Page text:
Joe C. Davis, Jr.
Class of 1992
Tennessee Sports Hall of Fame, 1976
Vanderbilt Athletics Hall of Fame, 2017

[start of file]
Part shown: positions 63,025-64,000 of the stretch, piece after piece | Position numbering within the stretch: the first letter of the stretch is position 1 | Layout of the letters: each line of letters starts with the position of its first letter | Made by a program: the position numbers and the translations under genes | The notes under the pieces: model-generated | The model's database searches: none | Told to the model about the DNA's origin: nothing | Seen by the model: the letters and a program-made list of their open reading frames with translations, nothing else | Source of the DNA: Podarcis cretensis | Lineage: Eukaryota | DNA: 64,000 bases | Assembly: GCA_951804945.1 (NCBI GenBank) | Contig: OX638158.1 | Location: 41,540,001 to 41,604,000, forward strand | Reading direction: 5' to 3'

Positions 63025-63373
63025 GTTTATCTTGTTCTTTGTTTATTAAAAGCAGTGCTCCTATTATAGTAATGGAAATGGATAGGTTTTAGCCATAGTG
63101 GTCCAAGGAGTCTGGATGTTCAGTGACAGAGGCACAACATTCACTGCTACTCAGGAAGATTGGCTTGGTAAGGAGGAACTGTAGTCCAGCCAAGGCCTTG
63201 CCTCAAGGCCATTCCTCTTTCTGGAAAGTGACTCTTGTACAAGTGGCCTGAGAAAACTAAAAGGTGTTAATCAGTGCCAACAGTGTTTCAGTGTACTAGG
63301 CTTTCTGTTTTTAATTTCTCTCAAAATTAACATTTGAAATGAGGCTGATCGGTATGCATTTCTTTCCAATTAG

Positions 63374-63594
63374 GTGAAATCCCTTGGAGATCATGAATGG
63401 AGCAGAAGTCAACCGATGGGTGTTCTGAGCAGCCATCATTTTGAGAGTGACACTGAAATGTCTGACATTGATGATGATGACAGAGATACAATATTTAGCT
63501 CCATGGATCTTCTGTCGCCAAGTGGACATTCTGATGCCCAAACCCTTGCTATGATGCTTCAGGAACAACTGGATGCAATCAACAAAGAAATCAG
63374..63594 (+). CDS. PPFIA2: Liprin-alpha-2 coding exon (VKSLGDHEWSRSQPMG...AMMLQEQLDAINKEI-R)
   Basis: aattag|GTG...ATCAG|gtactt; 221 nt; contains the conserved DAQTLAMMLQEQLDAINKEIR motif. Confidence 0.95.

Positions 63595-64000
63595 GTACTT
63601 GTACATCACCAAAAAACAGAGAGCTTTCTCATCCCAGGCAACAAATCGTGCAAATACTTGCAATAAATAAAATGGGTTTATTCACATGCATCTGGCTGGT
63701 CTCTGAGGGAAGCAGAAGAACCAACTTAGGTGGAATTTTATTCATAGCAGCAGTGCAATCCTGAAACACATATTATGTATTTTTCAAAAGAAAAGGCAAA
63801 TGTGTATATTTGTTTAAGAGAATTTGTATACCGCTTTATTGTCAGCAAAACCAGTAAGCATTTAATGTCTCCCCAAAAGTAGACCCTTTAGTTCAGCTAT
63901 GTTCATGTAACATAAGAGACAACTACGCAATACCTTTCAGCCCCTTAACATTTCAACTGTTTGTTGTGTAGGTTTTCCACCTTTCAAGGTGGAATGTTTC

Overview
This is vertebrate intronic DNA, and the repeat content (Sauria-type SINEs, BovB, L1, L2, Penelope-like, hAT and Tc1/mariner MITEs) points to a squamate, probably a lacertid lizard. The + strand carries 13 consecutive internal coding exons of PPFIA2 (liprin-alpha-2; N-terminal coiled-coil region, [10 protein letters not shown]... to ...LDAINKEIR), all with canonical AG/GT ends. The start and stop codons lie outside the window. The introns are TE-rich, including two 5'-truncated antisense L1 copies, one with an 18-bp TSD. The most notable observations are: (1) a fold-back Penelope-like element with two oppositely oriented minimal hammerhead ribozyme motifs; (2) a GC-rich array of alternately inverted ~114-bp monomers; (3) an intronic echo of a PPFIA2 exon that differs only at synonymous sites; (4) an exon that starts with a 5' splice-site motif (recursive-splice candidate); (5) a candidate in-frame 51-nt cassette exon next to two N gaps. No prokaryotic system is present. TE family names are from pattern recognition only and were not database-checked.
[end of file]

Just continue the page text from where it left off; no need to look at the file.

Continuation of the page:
Born June 10, 1919, Joe Davis became a tennis standout in Nashville, Tennessee as teenager. He played no. 3 in ninth grade on Central High School’s team before transferring to Montgomery Bell Academy on a scholarship in 1934. Coach and mentor John Davidson said Davis “rose like a comet” becoming the no. 1 rank on MBA’s tennis team. He earned a reputation as the “human backboard” for his baseline play. In junior and collegiate play, Davis ruled singles courts regionally and nationally winning the Mid-South Preparatory Tournament in 1935, 1936, and 1937, the National Prep School Invitation Tournament in 1936 and 1937, and the Southern Interscholastic and the Georgia Junior Championship in 1937. In 1938, Davis entered Vanderbilt University on a full tennis scholarship (freshman were not allowed to compete). On April 15, 1939, Davis played the famed Davis Cup star Bryan “Bitsy” Grant in exhibition play winning 9-7, 9-7, 6-2. In 1939, the Nashville Banner named Davis the “City’s Best Athlete.” Returning to competition later that year, Davis earned the Southeastern Conference Collegiate singles tennis championship in 1939, 1940, and 1941. He also took home the Nashville City Championship in 1939, 1940, and 1941 as well as the Tennessee State Amateur Championship in 1940 and 1941. Vanderbilt University cites Davis as “arguably the greatest tennis player that has ever played on Vanderbilt’s campus.” After graduating from Vanderbilt in 1941, Davis served as a Navy officer in World War II in the North Africa, Sicily and Normandy theaters. In 1945, Davis returned to Nashville and began a life-long career in the coal industry. In 1971, he turned most of his efforts to philanthropic pursuits through the Joe C. Davis Foundation. To date, the Foundation has awarded more than $100 million to Nashville non-profit organizations. An enthusiastic supporter of tennis, Davis served in various capacities with the Southern Tennis Association. He also contributed generously to the 1978 Davis Cup competition in Nashville, Vanderbilt University's original indoor tennis facility, and the USTA Boys 16 National Championships. Joe Davis died in Nashville, Tennessee on November 26, 1989.